Julie, I loved! She is so far my most favorite female character out of the all of the Stewart Realty gang. She also had a horrendous childhood and teen years, but she recovered with a vengeance, at least professionally. She still had a lot of emotional baggage and barriers that she had not dealt with, and Evan turned out to be just the man to help her finally work her way through all of her damage. They were perfect for each other, each giving the other exactly what they needed.
Mutual Release is by far my favorite book out of this series, so far, and I can't wait to read the last book, Good Faith
Oh, and I just want to share this quote from the book because it made me lol. It describes perfectly how intertwined and confusingly integrated all of Liz Crowe's characters and story lines are. And what's even more funny is it only concerns a small handful of all of the actual characters.
"Evan shook his head at how bloody convoluted all the connections were. Jack’s best pal from college was Evan’s former brewer and Suzanne’s one-time-lover’s new man. Rob Freitag was a chef and had worked in a brewery a while before meeting Blake Thornton, the young man who’d fallen hard for Suzanne and been rejected by her in a whirl of drama. Now the two men owned the hottest gastro-pub in the Midwest, located in a building Jack owned. Could the (crap) get more complex."
Author: Liz Crowe
Genre: Adult Fiction
Strong personalities—volatile marriages—stressful careers—conflicting goals—difficult children.
Contemporary challenges facing close-knit families form the crucible that forges a new generation.
Brandis, Gabriel, Blair and Lillian emerge from the entanglement of their parents’ longstanding emotional connections, but one’s star will burn brighter – and hotter – than the others.
With a personality that consumes everyone and everything in its path, Brandis Gordon struggles to maintain control as he ricochets between wild success and miserable failure. His life proves how even the strongest relationships can be strangled by the ties that bind.
Brandis and Gabe Frietag are as close as any brothers, bound by both loyalty and fierce rivalry. The strength of their ultimate alliance is tested time and again by Brandis’ choices.
Companions from birth, Blair Frietag and Lillian Robinson share loner tendencies, but come to rely on each other through adolescence. As they mature, both are forced to confront their feelings for the men they knew as boys.
Somewhere between the tangle of good memories and bad, independence and addiction, optimism and despair, the intertwined destinies of the new generation finally collide, leaving some stronger, others broken, but none unscathed.
As a chronicle of three families navigating the minefields of teen years into the turbulence of young adulthood, Good Faith holds up a literary mirror to contemporary life with joys and temptations unflinchingly reflected. Its fresh, real-life voice portrays the sheer volatility of human nature, complete with the hopes, dreams, and unexpected setbacks of marriage, parenthood and “coming of age.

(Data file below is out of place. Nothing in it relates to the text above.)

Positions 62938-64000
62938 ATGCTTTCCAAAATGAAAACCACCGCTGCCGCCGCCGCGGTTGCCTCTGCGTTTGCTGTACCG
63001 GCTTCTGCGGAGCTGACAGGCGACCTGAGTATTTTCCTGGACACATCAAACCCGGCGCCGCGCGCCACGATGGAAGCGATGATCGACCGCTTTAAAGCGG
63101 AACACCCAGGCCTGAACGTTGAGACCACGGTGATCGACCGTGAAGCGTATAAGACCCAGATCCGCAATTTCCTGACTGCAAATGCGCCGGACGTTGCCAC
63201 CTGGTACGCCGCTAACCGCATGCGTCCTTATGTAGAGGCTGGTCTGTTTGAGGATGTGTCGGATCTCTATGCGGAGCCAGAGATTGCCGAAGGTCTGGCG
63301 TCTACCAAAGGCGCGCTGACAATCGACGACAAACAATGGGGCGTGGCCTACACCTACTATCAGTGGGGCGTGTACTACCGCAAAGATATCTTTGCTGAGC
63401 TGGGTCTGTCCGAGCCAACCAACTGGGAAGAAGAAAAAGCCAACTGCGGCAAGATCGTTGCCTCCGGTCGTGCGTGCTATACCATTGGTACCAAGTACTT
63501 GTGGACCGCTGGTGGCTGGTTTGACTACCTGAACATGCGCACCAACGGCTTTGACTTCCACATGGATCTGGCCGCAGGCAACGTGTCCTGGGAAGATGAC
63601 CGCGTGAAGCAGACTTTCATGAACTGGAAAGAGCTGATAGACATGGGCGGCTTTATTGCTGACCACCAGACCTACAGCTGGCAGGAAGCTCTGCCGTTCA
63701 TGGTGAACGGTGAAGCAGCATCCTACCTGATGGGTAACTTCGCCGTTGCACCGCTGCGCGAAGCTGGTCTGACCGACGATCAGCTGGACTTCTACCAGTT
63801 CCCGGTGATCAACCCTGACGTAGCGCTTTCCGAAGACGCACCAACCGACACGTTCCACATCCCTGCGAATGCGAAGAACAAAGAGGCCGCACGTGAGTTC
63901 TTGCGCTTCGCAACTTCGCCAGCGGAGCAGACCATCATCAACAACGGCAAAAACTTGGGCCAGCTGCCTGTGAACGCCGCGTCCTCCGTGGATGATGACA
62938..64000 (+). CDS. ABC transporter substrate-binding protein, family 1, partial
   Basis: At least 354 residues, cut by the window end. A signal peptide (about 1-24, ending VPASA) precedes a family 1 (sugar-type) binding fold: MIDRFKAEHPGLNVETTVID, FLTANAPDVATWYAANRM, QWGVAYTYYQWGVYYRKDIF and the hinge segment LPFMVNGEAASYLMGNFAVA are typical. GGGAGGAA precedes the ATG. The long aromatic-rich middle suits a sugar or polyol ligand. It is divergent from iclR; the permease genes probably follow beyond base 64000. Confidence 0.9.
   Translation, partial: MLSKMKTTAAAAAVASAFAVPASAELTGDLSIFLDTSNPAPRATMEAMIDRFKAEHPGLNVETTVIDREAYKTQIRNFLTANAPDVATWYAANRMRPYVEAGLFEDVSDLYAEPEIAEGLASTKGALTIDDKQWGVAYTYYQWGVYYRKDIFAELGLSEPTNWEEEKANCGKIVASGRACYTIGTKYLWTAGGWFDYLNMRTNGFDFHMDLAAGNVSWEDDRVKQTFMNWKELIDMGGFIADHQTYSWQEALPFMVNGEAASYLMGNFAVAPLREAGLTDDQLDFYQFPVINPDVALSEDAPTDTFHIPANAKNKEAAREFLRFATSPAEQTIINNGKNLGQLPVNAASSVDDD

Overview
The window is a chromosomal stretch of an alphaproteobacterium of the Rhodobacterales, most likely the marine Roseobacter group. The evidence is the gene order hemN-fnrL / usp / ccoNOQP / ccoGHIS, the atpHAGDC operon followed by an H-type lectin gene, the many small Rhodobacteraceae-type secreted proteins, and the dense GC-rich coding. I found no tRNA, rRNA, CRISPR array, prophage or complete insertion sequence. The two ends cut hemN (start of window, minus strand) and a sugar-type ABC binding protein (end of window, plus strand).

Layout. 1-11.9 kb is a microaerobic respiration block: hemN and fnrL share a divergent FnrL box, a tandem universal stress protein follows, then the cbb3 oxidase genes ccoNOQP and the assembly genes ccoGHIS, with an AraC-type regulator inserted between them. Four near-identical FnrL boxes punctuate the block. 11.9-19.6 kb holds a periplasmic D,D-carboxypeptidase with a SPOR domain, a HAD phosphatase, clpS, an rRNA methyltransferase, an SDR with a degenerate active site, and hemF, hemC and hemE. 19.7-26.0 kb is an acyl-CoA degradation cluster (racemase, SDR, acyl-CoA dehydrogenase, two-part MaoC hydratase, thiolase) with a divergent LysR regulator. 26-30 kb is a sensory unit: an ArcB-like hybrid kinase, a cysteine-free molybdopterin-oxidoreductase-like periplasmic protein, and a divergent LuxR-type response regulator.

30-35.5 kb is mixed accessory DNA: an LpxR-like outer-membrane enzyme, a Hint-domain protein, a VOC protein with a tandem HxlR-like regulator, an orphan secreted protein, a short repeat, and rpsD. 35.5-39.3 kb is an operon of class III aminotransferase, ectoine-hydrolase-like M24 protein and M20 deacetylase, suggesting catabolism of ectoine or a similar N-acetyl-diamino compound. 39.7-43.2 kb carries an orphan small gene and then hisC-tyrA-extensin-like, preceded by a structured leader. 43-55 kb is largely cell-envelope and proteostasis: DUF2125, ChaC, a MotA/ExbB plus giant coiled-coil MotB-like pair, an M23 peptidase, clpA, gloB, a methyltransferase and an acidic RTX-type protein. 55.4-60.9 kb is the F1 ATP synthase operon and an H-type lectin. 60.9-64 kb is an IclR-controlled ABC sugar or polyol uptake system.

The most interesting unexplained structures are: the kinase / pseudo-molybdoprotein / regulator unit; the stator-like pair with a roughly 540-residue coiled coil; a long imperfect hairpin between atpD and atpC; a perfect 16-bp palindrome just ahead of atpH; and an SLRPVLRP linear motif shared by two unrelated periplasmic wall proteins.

Good Faith by Liz Crowe
My rating: 5 of 5 stars
Liz Crowe did an amazing job wrapping up the saga that is the Stewart Realty Series. Good Faith was exactly perfect for ending the story with all of the characters that we have come to know and love.
Good Faith was a perfect combination of the younger generation of the Stewart Realty family and the struggles that they face as they head out into the great big world of adulthood, and the trials and tests that the older generation must face as life changes for them too. They not only must adjust to the fact that their kids are growing up and headed off into the real world, but they also have to reassess and work on their own relationships now that their lives have changed once again.
One of my favorite things about all of these characters, young and old, is how perfectly flawed they are. I don't think there is one person in these books that have a perfect life. And that is what makes it so real, so gritty, so true. Everyone has their own personal demons that they struggle with, no matter what it looks like on the outside. I finally, truly, understand what Liz Crowe means when she says these books are not romance books. They aren't lovey dovey, good feelings all the time, guaranteed HEA books. Do the characters love each other? Yes. Do some of them get their happy ending? Yes, but they have to work damn hard for it, and keep working, and keep working..... The relationships of these characters mirror real life so closely that some of the situations were hard for me to read. But they prove a truth that anyone who lives in the real world already knows: life is hard, love is hard, but it's worth it.
I don't want to give away any spoilers, or ruin the story for anybody who hasn't had a chance to read the rest of the books, or this one, so I'll just say that while this book touches on all of our favorite characters, it is mostly centered around Brandis Gordon. He is Jack and Sara's middle child, and he is something else. He has been the proverbial handful ever since he was born, running circles around Jack and Sara. I have to say that I love the relationship he has with Gabe, and in some of the earlier books I laughed so hard at descriptions of their interactions. They have the quintessential love/hate relationship of cousins, even though they are truly closer than brothers.
I loved Brandis, and I empathized so much with the struggles he has to face. It also hurt my heart to watch Jack and Sara struggle with how to help him, and with how hard they work to keep their family together and whole. Anyone who has children, or who has had to really pull together as a family to protect the ones you love will be touched by this story.
Even though for me Brandis stole the show in this book, we also get to see the rest of the kids grow up. Gabe, Blair, Lillian, all bring the three families of Gordon, Frietag and Robinson full circle in this book. I loved being able to watch them all grow up and mature into adults. They each have to make their own mistakes, and stand on their own two feet, and it is a beautiful thing to experience.
However, true to real life, and to Liz Crowe, this book is not easy to read. The final half of the book and the ending are gut wrenching, and painful, and to anyone that is a fan of this series and has grown to love these characters, it will be extremely difficult to read. But it will be worth it, and while I may not like how it all ended, it was certainly true to the Stewart Realty legacy and to the "story" overall.
Thank you Liz Crowe for writing such an extremely amazing series, and for giving us characters and stories that will stick with us for a long time!